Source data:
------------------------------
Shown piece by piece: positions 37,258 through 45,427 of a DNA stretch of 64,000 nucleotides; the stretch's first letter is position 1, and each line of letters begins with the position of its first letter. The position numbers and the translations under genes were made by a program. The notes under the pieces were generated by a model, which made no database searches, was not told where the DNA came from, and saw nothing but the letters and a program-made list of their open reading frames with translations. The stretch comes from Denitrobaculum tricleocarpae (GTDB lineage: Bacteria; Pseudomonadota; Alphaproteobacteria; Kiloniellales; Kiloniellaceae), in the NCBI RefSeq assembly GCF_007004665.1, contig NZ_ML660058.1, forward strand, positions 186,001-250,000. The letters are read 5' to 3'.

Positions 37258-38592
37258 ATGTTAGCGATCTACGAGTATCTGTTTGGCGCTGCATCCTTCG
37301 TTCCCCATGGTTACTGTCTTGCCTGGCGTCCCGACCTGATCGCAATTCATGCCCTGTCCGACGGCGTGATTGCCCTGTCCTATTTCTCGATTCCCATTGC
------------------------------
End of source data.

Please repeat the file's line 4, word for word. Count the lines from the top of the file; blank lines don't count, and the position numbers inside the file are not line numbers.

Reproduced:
37301 TTCCCCATGGTTACTGTCTTGCCTGGCGTCCCGACCTGATCGCAATTCATGCCCTGTCCGACGGCGTGATTGCCCTGTCCTATTTCTCGATTCCCATTGC